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Health privateers suffer a blow in Oxfordshire

This article is over 18 years, 6 months old
Health workers and campaigners in Oxfordshire have won an important battle against privatisation.
Issue 1977

Health workers and campaigners in Oxfordshire have won an important battle against privatisation.

They have forced the Thames Valley Health Authority to postpone plans to put the commissioning of primary care across the area — worth £600 million — out to tender.

One likely bidder for the contract was United Health.

This is a US healthcare corporation whose international president, Simon Stephens, is a former health adviser to the prime minister.

The chair of the Oxfordshire health branch of the Unison union, Mark Ladbrooke, welcomed the retreat.

He told Socialist Worker, “This is a victory that shows what can be done when rank and file workers take the lead and pull unions, NHS users and even political parties together to oppose privatisation.”

He added that a demonstration set for this Saturday would still go ahead.

This is part of the health workers’ plans to “step up the fight against cuts and privatisation”.

The plans for Oxfordshire were the most extreme version of the government’s plans for Primary Care Trusts (PCTs), which provide basic health services and commission treatment for patients.

PCTs receive three quarters of the NHS’s budget.

Initially these plans, published in July, included transferring 250,000 health workers employed by PCTs out of the NHS.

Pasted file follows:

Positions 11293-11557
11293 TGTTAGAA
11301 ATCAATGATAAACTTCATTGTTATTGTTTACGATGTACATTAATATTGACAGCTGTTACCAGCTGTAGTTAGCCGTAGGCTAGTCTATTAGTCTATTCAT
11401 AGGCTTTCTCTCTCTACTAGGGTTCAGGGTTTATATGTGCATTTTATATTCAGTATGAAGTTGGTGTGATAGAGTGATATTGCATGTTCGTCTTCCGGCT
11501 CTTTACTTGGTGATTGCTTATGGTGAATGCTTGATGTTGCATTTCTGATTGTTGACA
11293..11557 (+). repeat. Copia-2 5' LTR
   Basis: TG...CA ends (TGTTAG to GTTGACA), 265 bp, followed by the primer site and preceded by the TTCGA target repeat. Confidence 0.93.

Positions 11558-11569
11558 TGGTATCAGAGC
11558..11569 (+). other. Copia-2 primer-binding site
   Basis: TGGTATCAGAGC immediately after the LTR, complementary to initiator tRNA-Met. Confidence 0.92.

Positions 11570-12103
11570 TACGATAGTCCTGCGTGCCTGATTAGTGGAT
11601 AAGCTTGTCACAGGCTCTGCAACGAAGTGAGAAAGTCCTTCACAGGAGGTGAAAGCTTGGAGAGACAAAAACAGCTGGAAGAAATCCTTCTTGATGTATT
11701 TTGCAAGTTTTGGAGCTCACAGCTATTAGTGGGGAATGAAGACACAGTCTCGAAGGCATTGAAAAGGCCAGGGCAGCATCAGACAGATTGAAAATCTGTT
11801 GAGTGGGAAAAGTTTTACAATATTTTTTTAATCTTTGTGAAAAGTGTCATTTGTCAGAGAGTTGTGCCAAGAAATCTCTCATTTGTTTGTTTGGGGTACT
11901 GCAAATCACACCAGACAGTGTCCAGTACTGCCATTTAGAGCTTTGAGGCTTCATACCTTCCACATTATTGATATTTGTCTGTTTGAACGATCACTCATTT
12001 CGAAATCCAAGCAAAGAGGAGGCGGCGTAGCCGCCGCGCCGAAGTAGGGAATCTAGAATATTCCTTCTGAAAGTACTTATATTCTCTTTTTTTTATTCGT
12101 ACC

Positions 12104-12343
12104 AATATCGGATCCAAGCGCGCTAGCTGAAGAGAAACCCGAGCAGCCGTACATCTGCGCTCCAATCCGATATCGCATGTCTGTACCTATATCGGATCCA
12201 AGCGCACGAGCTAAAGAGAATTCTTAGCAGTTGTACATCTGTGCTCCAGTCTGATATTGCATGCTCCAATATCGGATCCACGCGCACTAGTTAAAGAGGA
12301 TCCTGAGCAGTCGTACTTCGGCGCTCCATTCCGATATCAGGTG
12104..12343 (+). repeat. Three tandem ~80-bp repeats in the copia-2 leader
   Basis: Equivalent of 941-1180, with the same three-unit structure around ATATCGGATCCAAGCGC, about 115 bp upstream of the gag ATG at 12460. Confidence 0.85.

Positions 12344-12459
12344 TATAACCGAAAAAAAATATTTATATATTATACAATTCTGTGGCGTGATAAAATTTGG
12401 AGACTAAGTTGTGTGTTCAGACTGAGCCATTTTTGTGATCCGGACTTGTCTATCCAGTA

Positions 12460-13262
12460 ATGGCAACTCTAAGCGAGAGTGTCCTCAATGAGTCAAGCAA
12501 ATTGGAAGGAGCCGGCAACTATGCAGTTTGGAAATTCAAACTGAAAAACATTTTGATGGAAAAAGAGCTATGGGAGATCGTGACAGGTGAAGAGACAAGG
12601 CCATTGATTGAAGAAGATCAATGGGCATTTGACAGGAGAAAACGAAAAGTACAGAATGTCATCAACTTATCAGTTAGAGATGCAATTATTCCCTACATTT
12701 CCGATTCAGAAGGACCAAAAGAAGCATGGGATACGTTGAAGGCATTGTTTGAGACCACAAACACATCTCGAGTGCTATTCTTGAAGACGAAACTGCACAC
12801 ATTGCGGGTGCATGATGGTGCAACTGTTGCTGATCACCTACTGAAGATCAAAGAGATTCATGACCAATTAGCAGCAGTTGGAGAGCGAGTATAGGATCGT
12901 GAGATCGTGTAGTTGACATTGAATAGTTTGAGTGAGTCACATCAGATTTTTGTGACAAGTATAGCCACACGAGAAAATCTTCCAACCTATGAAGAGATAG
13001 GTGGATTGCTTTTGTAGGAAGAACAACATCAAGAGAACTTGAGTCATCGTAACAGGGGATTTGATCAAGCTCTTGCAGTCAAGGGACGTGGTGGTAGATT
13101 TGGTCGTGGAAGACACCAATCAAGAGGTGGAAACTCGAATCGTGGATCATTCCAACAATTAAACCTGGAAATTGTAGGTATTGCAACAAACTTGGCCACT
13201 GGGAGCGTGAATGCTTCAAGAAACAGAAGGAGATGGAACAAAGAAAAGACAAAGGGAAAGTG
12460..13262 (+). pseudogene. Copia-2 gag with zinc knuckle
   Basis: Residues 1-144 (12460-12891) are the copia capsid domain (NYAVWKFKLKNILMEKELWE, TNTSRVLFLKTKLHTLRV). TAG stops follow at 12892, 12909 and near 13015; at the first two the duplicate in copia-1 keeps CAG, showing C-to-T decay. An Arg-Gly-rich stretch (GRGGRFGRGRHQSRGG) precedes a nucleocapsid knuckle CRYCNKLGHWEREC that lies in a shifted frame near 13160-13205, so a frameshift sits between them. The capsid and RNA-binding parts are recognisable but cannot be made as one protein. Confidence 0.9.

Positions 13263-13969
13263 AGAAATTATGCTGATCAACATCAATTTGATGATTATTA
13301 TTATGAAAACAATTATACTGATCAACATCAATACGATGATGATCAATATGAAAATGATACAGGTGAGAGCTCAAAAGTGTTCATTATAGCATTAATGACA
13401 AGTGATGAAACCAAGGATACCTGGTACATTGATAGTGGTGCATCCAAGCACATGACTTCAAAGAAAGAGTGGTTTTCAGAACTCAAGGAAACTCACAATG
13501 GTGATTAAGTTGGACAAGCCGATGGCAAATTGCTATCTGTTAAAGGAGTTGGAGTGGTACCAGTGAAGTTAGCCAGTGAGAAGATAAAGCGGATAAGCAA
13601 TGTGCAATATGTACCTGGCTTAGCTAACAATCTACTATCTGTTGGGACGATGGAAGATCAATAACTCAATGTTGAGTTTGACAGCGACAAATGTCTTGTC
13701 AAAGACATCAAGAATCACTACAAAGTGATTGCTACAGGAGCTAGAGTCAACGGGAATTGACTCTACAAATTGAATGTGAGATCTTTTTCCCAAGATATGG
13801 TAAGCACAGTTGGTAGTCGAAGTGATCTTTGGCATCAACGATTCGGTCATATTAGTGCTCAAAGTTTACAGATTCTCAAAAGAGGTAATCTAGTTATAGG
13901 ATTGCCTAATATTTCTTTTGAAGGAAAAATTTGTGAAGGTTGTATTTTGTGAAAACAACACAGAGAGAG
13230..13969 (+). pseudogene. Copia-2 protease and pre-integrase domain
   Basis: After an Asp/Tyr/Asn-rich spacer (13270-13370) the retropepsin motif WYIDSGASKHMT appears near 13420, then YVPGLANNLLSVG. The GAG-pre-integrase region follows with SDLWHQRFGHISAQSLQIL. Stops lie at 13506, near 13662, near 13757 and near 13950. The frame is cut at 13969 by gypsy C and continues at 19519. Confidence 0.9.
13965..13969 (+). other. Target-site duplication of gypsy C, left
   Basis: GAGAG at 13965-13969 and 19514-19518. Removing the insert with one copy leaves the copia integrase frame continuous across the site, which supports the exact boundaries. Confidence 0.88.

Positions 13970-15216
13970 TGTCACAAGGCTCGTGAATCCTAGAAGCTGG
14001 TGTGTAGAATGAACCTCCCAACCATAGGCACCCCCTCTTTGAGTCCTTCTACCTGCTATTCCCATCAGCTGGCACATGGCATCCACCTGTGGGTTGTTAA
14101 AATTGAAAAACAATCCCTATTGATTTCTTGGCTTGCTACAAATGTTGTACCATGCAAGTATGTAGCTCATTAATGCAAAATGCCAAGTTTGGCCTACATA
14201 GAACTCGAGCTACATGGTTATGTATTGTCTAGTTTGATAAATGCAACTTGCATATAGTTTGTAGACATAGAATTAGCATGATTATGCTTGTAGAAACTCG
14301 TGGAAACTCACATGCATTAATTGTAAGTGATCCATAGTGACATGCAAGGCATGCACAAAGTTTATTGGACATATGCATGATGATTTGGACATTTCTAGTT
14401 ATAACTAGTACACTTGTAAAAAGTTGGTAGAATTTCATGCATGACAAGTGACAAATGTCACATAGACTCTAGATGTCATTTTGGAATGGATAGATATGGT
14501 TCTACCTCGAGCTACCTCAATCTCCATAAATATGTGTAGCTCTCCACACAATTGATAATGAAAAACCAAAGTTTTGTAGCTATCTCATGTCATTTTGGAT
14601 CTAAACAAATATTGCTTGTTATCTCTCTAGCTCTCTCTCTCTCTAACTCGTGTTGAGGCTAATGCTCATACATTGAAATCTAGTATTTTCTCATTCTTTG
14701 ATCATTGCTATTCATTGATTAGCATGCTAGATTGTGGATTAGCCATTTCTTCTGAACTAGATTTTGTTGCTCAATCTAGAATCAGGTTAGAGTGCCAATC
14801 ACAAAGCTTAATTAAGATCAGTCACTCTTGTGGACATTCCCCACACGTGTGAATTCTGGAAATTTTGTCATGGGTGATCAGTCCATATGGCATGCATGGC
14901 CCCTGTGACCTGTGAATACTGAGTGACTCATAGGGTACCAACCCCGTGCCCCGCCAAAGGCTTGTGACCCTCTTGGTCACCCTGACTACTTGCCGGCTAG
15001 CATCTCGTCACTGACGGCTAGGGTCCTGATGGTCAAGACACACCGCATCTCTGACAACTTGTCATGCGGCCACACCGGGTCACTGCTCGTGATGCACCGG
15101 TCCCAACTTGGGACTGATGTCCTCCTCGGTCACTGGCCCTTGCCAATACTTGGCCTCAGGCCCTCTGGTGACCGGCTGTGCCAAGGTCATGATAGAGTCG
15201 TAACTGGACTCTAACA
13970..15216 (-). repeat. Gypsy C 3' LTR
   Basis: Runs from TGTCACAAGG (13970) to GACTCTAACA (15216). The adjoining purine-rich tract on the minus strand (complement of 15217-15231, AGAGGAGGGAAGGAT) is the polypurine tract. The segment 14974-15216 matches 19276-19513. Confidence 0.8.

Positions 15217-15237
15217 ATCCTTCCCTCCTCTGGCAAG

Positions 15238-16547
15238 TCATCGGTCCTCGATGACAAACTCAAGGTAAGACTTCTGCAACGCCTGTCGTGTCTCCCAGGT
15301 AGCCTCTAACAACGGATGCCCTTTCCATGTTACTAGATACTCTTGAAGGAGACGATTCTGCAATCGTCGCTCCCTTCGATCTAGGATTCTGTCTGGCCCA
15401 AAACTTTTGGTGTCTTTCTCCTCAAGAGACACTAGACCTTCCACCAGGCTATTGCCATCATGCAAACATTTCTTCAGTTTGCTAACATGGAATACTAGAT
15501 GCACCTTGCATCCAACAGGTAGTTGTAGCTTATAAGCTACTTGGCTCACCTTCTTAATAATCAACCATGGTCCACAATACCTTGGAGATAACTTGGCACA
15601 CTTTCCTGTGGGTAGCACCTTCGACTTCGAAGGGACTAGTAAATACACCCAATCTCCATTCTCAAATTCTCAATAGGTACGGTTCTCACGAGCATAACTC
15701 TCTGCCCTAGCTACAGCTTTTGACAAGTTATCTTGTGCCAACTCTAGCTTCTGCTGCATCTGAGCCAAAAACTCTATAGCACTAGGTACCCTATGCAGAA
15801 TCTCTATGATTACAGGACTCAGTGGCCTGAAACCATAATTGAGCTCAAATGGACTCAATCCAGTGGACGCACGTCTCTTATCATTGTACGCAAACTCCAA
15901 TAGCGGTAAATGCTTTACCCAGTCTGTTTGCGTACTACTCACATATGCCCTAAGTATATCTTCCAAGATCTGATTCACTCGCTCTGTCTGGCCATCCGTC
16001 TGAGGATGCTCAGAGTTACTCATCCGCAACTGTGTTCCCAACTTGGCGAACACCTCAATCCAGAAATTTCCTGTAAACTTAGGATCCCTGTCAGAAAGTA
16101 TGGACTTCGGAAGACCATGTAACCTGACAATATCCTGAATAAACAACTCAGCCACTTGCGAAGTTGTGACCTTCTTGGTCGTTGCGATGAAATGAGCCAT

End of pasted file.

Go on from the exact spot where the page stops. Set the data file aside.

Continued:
Anger from NHS staff and users, academics, GPs, unions and MPs forced health secretary Patricia Hewitt to retreat from this element of the plan.

However, the government still plans to merge many PCTs in a cost cutting measure.


This is likely to be accompanied by further attempts to privatise health services.

East Surrey PCT was set to decide on Tuesday of this week whether the 750 district nurses and therapists it currently employs should become a private company.

Under the plan an employee-owned company, Central Surrey Healthcare, would be formed. This would sell its services, worth £22 million a year, back to the PCT.

The attempts by the government to impose neo-liberal measures on PCTs was criticised by the respected Centre for International Public Health Policy last week.

A briefing from the centre argued that “the creation of a marketised NHS is resulting in the loss of area and population planning for services and local needs assessments for services”.

It added that changes would make the NHS less efficient and equitable, as well as impairing the quality of treatment.

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